PCV15 (Vaxneuvance, Merck) was licensed by the FDA on June 17 for use in children beginning at 6 weeks of age. PCV15 includes all serogroups in PCV13 (Prevnar 13, Pfizer), plus two additional serogroups. Its recommended schedule is the same as PCV13 and the cost per dose is estimated to be equivalent or slightly lower than PCV13, meaning that the potential additional disease prevention would come at no additional cost. PCV15 was shown to have similar safety and side effects as PCV13 in the clinical trial, with the possibility that it might produce higher fever in a small number of children. The assumptions of how well the vaccine will work are based on studies showing that PCV15 produced the same or better immune response to vaccination compared to PCV13; real-world evidence of PCV15 vaccine effectiveness is not yet available. For these reasons, ACIP members chose not to prefer PCV15 over PCV13, but to consider them equally acceptable options. No changes were made to recommendations for the use of 23-valent pneumococcal polysaccharide vaccine (PPSV23) in certain high-risk children age 2 through 18 years. ACIP voted unanimously to approve the following policy statement:
 
“PCV15 may be used as an option to PCV13 for children aged <19 years according to currently recommended PCV13 dosing and schedules.”

Measles-mumps-rubella (MMR) vaccine
 
ACIP concluded its review of a newly FDA-approved measles-mumps-rubella (MMR) vaccine, Priorix (GSK). Priorix was first licensed in Germany in 1997 and is approved in over 100 countries. Several countries consider it fully interchangeable with the long-standing U.S. product MMR II (Merck) because it contains equivalent vaccine virus strains. No significant differences in safety or side effects have been found and members noted that having a second manufacturer licensed and recommended would help ensure the stability of the supply of MMR in the United States. ACIP voted unanimously to approve the following policy statement:
 
“MMR vaccine (Priorix, GSK) is recommended according to currently recommended schedules and off-label uses as an option to prevent measles, mumps, and rubella.”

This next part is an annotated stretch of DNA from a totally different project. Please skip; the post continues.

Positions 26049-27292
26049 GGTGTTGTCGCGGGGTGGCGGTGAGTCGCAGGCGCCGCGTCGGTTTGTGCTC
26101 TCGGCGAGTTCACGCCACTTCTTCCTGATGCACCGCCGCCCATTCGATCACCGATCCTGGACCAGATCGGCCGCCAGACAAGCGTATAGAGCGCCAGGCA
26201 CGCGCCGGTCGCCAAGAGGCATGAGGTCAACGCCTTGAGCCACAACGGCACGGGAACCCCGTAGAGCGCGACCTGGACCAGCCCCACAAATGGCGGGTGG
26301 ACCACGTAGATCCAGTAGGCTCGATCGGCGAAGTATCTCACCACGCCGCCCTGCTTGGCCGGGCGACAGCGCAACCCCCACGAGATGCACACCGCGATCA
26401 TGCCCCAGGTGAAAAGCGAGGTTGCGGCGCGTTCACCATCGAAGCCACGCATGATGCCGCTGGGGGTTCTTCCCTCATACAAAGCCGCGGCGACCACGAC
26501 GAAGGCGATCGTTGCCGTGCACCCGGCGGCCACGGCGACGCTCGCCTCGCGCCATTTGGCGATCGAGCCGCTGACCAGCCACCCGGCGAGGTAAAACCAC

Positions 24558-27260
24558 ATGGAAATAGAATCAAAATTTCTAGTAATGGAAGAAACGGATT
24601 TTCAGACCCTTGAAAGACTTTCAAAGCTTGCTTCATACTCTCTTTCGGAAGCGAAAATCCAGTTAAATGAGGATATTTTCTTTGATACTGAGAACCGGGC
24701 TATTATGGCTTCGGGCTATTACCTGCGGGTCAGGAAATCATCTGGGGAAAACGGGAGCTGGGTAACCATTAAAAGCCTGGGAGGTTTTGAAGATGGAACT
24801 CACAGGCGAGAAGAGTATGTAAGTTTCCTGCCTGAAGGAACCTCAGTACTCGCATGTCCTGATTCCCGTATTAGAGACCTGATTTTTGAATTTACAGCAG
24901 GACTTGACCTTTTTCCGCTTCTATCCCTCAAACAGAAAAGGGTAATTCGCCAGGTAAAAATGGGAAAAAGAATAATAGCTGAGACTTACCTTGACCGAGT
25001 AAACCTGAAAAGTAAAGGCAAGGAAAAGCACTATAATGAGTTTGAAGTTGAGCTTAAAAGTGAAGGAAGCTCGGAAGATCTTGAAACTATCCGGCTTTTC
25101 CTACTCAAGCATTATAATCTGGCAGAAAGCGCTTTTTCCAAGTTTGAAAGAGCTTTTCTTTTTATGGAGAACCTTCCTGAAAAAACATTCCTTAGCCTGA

Moderna COVID-19 Vaccine for children and adolescents age 6 through 17 years
 
Epidemiology of COVID-19 infection in U.S. children and adolescents age 5 through 17 years: Since the beginning of the COVID-19 pandemic, there have been more than 10.3 million cases and over 600 deaths among U.S. children and adolescents age 5 through 17 years. As in all other age groups, children and adolescents who have received COVID-19 vaccines have better outcomes from infection than unvaccinated children, particularly against severe illness. However, 65% of children age 5 through 11 years and 30% of adolescents age 12 through 17 years remain unvaccinated.
 
Moderna dosing specific to age: Moderna’s vaccine is packaged in different formulations for age 6 through 11 years and age 12 years and older. A 50 mcg per 0.5 mL dose product is authorized for primary series doses given to children age 6 through 11 years and the 100 mcg per 0.5 mL dose product is authorized for primary series doses for adolescents and adults age 12 years and older. The immune response to SARS-CoV-2 produced by the age-appropriate vaccination series in each age group was equivalent to the response in young adults. As a result, it is likely that the effectiveness of the products in each group will also be similar. Because the clinical trials occurred before the emergence of the Omicron variant, real-world vaccine effectiveness cannot be predicted precisely.

Summary of Moderna COVID-19 Vaccine for age 6 through 11 years
  • Schedule and dose – 2 doses (50 mcg per 0.5 mL dose) administered intramuscularly, with at least 28 days between doses 1 and 2. CDC recommends that the interval between doses 1 and 2 may be between 4 and 8 weeks. Use of an 8-week interval may substantially lower the risk of myocarditis compared to a 4-week interval. CDC recommends that children in this age group who are moderately or severely immunocompromised receive a third primary series dose administered at least 4 weeks after the second dose.